Postcard of the week ending
Saturday, 2 October 2004

Paul Cinquevalli (1859-1918)
Polish born, world renowned juggler and former juggler

Paul Cinquevalli

Paul Cinquevalli

(photo: unknown, circa 1900)

This real photograph postcard, photographer and publisher unknown, was made from an earlier photograph of Paul Cinquevalli, probably taken about 1900. This particular postcard, postmarked on 13 August 1910, was autographed for the English actress Phyllis Broughton (1862-1926).

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London Pavilion, April 1886
'Mr. Paul Cinquivalli, whose merits as an equilibrist we have recognised on many occasions, accomplishes wonderful feats with the greatest dexterity… Not only does Mr. Cinquevalli prove himself a supreme equilibrist, but, assisted by a pair of co-workers, he establishes his claim to rank as a first-class and original acrobat.'
(The Entr'acte, London, Saturday, 3 April 1886, p.6b)

Paul Cinquevalli

(The Entr'acte, London, Saturday, 6 April 1886, p.13b, advertisement)

PAUL CINQUEVALLI TELLS
HOW HE BECAME
THE TRICKIEST MAN ON EARTH

(In connection with the news that M. Cinquevalli was about to leave London for a while, the Editor of the Dispatch suggested that this clever performer who has amused so many millions in all parts of the world by his marvellous feats, should tell the world something about himself through the columns of the Dispatch. In answer, M. Cinquevalli has been kind enough to favour us with the following account of his experiences. – Ed. W.D.)

'I became a juggler when I was a mere school-boy, but the reason I became a professional juggler was due to a very serious accident that befell me with a youth in St. Petersburg.
'My schooldays were spent in Berlin, and whiles proceeding to school I had often seen the ordinary street performer juggling at some corner with a few brass balls, some rings, and several plates. When I got to school I devoted more time to repeating the juggling tricks I had seen than I did to my lessons.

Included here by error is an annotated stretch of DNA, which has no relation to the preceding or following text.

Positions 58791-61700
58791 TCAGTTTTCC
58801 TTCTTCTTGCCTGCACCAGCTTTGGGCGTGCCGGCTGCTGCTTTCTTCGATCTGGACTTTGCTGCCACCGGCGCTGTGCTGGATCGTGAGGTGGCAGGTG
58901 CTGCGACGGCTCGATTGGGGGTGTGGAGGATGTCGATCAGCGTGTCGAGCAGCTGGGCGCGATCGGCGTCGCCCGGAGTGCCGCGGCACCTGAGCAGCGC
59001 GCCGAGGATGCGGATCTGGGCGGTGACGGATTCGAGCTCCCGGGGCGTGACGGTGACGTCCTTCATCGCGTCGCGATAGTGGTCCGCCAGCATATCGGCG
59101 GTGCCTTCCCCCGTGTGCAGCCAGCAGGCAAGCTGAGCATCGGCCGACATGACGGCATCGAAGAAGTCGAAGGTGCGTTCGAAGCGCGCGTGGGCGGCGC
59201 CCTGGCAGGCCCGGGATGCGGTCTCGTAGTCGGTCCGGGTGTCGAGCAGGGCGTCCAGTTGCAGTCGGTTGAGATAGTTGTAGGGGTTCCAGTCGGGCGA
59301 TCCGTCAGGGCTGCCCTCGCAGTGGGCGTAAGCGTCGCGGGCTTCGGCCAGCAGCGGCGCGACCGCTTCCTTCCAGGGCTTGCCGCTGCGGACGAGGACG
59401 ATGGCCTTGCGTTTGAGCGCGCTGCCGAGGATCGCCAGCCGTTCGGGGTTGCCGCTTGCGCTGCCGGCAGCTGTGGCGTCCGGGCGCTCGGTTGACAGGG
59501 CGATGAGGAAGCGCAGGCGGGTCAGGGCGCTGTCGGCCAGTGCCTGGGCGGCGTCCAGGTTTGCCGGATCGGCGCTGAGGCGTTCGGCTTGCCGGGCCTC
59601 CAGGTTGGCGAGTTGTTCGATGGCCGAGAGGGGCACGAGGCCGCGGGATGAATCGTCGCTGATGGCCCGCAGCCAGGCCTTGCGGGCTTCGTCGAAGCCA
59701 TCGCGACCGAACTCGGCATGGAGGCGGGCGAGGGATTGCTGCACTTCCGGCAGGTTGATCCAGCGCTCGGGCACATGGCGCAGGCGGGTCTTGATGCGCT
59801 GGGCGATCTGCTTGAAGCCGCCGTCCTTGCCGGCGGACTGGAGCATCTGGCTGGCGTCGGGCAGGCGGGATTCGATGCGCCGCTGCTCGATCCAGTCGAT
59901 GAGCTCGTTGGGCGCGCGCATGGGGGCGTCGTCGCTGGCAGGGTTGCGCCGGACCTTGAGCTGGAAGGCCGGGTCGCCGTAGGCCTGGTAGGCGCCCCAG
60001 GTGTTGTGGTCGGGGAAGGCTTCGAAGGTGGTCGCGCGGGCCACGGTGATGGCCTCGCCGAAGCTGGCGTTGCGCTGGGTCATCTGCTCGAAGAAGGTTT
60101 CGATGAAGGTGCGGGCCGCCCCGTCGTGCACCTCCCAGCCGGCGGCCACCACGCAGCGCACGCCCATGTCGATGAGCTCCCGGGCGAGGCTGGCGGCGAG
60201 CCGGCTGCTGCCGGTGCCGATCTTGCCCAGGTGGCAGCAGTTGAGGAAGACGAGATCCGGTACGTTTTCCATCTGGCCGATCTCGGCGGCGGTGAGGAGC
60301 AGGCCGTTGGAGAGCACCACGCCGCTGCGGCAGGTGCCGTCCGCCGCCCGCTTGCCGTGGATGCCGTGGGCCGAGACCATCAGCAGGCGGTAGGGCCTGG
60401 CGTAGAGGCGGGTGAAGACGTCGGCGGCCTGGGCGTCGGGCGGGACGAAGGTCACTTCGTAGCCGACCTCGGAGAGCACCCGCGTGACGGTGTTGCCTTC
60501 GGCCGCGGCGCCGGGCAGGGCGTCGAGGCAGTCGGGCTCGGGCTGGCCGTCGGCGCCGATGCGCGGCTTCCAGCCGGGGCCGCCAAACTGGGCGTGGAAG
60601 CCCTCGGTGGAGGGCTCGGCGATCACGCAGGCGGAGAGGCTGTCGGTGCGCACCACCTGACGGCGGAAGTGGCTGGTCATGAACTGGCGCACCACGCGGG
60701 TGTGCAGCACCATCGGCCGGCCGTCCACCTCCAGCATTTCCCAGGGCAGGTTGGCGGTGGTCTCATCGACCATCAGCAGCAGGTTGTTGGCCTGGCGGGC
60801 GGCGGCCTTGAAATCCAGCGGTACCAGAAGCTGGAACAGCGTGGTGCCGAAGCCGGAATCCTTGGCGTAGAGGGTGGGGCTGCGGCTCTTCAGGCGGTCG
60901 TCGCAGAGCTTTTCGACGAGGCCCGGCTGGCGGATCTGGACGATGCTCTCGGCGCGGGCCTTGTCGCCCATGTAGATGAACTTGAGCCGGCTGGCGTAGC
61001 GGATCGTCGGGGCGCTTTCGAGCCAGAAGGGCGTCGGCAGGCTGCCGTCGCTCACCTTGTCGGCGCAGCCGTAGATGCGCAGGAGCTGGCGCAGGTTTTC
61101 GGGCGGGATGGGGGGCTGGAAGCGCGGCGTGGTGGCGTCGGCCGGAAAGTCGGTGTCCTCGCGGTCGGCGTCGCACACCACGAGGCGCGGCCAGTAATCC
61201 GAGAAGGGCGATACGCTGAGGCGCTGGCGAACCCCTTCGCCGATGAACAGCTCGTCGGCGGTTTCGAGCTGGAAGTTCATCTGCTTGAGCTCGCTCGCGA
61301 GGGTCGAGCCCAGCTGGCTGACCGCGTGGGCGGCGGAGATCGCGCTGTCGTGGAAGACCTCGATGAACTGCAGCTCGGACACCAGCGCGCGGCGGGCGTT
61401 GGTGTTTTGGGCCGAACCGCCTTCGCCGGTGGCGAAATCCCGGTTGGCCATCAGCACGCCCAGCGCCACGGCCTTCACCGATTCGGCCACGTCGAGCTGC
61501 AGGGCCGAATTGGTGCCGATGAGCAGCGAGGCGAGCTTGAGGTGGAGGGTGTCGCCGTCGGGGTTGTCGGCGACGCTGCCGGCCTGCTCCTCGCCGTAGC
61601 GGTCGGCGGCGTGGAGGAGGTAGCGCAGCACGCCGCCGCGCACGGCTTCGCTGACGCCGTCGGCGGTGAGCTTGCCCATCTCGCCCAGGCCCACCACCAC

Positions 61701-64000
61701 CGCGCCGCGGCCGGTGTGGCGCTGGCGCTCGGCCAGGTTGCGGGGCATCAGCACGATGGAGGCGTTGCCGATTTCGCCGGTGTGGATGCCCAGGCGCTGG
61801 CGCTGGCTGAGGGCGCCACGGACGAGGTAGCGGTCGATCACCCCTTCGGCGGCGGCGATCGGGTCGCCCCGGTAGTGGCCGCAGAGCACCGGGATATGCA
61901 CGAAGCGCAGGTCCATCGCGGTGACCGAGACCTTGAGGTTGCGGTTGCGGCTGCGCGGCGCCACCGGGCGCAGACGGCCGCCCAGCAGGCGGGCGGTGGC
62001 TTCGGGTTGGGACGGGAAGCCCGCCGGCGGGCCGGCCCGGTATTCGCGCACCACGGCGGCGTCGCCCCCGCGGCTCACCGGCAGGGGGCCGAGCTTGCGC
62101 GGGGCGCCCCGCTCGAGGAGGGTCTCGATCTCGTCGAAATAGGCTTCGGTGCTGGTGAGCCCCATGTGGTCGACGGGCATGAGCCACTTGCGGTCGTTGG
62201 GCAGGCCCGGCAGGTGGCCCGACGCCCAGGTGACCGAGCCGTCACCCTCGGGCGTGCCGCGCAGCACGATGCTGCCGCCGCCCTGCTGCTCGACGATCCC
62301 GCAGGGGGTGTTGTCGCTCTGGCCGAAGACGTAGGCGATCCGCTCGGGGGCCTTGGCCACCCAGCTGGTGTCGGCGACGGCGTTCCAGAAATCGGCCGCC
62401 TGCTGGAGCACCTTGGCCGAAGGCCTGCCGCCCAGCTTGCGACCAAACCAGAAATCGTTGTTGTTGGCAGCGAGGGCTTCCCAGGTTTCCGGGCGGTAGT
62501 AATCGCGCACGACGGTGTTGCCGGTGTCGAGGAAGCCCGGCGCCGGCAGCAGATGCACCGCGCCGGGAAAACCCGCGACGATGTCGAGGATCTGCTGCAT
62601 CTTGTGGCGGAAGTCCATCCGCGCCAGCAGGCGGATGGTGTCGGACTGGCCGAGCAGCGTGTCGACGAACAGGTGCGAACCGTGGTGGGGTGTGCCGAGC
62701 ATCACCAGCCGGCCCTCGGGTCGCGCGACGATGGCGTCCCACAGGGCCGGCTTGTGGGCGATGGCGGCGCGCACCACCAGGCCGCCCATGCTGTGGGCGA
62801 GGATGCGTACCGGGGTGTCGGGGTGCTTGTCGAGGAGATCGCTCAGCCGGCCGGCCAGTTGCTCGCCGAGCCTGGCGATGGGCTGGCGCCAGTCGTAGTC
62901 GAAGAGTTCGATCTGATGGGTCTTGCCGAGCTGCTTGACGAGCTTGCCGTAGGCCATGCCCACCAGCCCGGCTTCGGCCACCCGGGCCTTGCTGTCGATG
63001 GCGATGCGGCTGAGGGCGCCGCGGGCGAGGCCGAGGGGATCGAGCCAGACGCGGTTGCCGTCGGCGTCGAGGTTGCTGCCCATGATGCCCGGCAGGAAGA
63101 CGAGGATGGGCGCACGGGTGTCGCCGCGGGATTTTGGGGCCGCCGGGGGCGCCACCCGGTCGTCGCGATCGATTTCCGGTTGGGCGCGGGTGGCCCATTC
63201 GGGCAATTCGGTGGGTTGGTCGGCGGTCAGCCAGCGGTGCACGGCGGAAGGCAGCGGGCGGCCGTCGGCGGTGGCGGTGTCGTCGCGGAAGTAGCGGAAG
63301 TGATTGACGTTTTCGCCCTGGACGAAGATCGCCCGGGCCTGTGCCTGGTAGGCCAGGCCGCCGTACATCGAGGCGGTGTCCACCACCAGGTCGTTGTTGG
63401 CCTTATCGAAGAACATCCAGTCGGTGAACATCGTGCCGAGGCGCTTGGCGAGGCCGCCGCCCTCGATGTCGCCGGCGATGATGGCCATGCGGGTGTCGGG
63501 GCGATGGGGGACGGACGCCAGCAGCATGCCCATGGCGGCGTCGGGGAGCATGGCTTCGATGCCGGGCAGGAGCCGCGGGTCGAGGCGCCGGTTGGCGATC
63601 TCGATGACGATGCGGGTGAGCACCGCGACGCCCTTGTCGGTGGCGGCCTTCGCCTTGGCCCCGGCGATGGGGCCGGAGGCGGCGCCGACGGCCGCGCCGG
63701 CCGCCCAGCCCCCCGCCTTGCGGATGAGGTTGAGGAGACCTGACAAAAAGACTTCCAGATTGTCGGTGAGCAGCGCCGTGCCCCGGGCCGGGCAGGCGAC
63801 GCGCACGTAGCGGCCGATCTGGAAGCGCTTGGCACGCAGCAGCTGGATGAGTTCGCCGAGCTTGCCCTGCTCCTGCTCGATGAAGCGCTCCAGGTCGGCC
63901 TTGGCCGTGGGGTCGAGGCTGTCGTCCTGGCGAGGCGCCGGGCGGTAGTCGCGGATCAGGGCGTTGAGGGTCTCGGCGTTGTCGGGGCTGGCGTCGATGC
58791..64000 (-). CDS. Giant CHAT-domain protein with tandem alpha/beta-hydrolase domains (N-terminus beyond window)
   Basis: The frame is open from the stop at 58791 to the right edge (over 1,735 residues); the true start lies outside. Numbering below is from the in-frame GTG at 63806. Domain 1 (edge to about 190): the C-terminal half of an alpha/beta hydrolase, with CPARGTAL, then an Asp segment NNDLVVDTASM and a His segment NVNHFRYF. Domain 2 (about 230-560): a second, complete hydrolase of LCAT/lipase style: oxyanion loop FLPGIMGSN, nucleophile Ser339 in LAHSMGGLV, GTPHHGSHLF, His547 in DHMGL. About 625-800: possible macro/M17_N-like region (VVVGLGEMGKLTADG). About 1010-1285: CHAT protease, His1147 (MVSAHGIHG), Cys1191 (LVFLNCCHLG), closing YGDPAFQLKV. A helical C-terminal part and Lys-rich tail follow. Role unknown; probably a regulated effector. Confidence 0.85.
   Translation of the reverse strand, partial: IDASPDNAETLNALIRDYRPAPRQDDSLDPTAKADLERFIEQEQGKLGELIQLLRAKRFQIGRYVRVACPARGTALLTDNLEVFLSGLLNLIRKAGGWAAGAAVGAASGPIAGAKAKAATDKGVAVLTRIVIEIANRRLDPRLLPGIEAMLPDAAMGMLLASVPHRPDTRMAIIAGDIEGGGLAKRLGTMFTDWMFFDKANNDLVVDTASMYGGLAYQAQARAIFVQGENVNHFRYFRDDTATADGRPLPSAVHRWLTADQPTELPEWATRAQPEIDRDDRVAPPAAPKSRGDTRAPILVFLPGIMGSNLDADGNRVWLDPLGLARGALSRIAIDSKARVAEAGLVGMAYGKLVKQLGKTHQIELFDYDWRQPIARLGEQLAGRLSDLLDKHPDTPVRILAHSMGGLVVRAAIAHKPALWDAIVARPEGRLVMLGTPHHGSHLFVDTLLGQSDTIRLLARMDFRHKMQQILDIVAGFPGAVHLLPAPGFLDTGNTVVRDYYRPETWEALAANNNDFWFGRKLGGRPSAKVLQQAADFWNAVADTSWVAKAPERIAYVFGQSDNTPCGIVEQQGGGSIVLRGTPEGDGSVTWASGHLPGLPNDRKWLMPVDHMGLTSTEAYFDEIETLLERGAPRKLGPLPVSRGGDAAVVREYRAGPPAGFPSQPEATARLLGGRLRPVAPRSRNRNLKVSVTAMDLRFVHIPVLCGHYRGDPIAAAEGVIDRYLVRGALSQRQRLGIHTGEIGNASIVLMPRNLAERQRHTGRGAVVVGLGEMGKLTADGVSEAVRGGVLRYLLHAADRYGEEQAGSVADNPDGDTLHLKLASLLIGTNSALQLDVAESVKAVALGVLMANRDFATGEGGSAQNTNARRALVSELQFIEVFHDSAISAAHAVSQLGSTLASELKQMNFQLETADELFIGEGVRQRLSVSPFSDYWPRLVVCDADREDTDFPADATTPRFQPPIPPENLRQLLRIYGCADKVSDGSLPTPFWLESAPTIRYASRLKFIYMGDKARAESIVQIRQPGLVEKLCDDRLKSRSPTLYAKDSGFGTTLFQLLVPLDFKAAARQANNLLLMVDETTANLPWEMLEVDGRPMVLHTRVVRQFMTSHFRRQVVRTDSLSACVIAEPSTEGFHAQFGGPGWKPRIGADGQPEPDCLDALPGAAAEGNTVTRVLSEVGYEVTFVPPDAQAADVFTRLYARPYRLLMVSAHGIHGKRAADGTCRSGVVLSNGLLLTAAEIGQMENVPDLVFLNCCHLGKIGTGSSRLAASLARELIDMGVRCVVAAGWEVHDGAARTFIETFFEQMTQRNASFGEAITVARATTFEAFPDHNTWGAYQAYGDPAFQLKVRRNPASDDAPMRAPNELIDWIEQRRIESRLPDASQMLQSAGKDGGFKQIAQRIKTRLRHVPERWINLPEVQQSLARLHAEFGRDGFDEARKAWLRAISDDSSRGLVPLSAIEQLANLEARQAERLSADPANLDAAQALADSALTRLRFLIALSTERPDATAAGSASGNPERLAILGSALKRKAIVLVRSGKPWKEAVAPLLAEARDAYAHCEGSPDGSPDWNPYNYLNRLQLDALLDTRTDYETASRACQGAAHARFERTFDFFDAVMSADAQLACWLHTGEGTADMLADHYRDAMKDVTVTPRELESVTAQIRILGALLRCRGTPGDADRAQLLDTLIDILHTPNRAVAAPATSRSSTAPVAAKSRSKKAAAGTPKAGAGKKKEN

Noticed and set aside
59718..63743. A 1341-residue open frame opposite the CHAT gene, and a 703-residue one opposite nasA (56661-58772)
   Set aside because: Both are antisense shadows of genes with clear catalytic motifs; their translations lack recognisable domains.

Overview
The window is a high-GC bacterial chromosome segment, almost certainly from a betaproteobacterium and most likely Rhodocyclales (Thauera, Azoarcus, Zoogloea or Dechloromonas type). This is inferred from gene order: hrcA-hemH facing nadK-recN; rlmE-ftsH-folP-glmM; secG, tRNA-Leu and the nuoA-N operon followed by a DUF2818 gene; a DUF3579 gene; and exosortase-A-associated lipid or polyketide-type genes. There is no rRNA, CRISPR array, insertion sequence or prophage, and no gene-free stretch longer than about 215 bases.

'But I always wanted to improve what I had seen. For instance, the street jugglers kept three balls in the air, but when I could do that I increased the number and was not satisfied until I had kept five in the air.
'The I began to invent tricks. My first was with my slate and pencil, which I threw into the air, and after a great deal of practice I was able to catch the pencil, write the capital letter A on the slate, and then catch the slate before it reached the ground.
'On my way to school I would fill my pockets with round stones, and then see how many I could keep in the air whilst walking, running, and walking backwards. Another of my first tricks was done with an ordinary school pencil-case and pencil. Holding the case, I would jerk the pencil into the air, and then catch it so that it slid gently back into the case I had thrown it from.
'When I got home I think U juggled with everything in the house save the fire grate, and the only reason I allowed that to remain unmanipulated was because it was a fixture.
'Attached to the schools in Germany you always find a gymnasium, and I certainly got more proficient here than I did at my desk. I had never seen a trick that I was not anxious to do myself, and if I saw a fellow school-mat throw a single somersault I immediately threw a double, and went on practising until I could do it well.
'At a certain period of the year a gymnastic representative is chosen from each school, and he is sent to compete for some valuable prizes. The final competition for the whole of the students of the country is almost as popular as your football final tie.
'The competition took place that year in Berlin, and I was chosen to represent my school. My mother and father were naturally very proud of me when I was able to secure not only the first prize but four other principal prizes.